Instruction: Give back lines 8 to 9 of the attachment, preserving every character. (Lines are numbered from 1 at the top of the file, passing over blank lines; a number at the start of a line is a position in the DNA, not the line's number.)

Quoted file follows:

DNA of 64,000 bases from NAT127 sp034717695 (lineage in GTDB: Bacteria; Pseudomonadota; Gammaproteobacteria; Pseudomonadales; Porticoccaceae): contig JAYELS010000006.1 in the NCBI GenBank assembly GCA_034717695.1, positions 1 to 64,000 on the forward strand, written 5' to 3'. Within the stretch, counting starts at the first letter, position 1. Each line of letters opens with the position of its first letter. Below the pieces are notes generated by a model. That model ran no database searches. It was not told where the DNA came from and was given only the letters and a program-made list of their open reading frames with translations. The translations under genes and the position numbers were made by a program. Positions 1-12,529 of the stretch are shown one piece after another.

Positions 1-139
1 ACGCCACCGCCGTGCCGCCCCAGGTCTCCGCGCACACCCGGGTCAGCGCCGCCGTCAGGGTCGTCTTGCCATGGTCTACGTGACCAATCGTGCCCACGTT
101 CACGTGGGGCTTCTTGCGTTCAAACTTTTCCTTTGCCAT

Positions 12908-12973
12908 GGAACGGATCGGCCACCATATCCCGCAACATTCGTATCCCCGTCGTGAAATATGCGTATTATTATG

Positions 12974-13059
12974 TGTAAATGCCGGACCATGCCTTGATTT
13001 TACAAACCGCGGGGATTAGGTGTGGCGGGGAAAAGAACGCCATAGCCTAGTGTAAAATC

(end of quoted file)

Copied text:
12974 TGTAAATGCCGGACCATGCCTTGATTT
13001 TACAAACCGCGGGGATTAGGTGTGGCGGGGAAAAGAACGCCATAGCCTAGTGTAAAATC